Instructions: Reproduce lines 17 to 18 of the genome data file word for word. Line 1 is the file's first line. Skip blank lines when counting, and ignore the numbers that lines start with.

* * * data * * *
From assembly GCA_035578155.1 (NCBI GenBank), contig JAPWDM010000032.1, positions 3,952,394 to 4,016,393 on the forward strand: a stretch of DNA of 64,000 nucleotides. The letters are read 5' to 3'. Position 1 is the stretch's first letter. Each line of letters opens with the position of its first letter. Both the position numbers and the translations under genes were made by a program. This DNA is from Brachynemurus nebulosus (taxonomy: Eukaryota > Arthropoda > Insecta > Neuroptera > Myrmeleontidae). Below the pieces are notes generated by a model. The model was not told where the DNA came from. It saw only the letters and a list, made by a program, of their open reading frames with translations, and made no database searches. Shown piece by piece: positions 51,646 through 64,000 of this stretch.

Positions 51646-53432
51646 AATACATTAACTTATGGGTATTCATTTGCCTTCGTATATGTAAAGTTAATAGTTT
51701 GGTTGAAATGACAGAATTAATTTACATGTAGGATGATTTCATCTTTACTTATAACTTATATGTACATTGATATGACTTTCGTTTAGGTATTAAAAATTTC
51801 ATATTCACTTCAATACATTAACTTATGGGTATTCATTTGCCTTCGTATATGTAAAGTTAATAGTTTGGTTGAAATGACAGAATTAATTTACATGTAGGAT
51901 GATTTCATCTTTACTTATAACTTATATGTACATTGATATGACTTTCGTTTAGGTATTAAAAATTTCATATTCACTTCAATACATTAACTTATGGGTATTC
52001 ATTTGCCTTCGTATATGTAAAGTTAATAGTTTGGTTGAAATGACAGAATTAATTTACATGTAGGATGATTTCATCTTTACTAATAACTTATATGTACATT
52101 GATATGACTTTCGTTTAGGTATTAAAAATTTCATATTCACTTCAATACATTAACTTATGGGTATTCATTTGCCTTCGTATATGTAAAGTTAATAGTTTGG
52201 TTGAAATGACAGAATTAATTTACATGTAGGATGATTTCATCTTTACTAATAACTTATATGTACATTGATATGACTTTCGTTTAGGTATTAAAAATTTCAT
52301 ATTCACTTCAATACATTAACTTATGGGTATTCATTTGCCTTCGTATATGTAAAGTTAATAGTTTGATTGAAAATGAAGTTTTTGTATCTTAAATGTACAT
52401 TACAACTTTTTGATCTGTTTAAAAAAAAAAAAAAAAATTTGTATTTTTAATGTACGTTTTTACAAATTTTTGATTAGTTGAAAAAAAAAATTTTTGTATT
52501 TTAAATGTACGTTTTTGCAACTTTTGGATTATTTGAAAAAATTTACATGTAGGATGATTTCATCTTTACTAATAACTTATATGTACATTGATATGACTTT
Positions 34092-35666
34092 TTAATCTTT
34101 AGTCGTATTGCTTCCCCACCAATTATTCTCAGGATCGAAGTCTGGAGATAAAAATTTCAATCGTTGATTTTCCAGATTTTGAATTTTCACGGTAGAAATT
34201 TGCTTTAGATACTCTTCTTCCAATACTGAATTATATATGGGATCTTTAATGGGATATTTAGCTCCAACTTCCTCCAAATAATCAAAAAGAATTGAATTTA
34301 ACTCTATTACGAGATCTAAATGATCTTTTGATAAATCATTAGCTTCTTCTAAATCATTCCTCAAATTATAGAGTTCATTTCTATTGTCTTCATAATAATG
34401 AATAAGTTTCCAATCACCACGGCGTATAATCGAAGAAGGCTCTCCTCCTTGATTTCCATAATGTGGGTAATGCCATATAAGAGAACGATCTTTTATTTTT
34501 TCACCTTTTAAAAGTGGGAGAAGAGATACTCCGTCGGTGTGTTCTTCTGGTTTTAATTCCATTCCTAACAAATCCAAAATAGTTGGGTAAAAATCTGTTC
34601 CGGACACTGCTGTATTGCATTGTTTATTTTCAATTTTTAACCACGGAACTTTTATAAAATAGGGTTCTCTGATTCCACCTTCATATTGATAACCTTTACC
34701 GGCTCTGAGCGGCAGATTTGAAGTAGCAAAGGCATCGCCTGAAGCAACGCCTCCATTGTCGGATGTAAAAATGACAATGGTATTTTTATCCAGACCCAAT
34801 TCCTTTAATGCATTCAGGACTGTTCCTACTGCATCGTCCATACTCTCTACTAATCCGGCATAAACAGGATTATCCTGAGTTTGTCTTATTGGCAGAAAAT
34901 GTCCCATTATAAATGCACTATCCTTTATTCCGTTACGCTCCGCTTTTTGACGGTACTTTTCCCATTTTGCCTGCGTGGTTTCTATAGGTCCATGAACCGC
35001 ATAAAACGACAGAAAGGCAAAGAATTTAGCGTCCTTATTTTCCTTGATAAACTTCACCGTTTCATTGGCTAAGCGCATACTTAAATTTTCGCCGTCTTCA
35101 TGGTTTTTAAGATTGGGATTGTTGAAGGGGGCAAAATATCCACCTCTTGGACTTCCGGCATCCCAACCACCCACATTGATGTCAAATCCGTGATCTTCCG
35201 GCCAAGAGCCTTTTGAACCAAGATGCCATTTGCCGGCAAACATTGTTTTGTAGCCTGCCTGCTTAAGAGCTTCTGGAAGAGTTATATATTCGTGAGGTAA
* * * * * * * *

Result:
34301 ACTCTATTACGAGATCTAAATGATCTTTTGATAAATCATTAGCTTCTTCTAAATCATTCCTCAAATTATAGAGTTCATTTCTATTGTCTTCATAATAATG
34401 AATAAGTTTCCAATCACCACGGCGTATAATCGAAGAAGGCTCTCCTCCTTGATTTCCATAATGTGGGTAATGCCATATAAGAGAACGATCTTTTATTTTT